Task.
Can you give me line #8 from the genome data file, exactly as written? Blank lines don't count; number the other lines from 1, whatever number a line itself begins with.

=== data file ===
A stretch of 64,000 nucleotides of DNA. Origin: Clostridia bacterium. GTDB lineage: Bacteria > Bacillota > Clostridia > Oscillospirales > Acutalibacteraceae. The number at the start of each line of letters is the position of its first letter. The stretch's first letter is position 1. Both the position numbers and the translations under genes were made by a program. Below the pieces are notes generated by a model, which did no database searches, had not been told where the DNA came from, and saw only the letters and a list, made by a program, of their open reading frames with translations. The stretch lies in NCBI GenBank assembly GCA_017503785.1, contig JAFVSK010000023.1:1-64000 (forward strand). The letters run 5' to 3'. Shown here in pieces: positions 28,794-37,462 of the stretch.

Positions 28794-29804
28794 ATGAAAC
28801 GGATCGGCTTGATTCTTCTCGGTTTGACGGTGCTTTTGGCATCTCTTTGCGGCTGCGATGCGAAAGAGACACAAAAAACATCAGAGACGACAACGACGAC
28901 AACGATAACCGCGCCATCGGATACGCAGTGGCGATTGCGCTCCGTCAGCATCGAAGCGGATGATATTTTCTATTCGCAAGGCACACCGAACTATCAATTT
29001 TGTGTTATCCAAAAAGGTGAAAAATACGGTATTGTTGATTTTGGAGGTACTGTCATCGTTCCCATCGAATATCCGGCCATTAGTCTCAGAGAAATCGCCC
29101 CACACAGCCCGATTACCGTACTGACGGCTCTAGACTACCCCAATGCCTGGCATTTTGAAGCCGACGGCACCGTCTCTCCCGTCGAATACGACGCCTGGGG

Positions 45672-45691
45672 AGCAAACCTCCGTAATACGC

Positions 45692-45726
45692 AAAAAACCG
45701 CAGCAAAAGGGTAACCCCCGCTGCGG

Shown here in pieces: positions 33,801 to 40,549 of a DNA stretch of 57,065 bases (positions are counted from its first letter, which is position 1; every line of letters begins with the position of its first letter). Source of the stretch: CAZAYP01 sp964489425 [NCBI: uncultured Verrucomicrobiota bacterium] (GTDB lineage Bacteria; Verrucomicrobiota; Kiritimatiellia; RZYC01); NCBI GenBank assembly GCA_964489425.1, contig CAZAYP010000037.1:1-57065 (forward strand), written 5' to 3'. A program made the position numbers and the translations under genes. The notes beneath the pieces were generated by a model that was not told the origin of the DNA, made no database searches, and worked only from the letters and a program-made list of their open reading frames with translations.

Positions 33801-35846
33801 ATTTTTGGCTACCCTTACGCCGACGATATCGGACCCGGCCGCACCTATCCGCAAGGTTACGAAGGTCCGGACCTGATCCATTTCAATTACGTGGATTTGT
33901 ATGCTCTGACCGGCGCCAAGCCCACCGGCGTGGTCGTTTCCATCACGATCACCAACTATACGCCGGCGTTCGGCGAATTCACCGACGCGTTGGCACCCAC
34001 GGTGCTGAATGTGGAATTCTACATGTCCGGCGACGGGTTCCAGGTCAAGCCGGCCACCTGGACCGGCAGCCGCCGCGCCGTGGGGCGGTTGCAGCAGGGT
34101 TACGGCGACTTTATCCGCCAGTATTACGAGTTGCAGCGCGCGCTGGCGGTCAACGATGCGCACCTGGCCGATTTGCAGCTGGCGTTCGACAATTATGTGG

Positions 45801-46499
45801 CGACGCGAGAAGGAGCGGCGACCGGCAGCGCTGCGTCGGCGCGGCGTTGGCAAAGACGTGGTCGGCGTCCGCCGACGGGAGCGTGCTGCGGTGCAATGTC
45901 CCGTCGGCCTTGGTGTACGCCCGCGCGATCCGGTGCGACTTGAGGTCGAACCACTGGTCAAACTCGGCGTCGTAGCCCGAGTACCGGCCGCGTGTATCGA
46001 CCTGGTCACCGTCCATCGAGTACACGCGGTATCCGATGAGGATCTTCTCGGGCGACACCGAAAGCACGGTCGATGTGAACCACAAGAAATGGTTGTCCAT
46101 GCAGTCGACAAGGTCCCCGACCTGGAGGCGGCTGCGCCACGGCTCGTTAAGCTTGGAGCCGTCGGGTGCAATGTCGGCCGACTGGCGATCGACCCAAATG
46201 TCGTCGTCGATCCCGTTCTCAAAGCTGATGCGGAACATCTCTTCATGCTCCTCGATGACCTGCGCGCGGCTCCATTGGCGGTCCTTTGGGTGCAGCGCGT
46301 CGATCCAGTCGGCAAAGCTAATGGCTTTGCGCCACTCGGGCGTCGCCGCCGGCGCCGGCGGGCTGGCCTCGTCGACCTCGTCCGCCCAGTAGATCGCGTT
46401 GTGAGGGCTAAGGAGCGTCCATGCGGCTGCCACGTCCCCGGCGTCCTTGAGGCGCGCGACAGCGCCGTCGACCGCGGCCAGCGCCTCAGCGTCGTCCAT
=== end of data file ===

Positions 45672-45691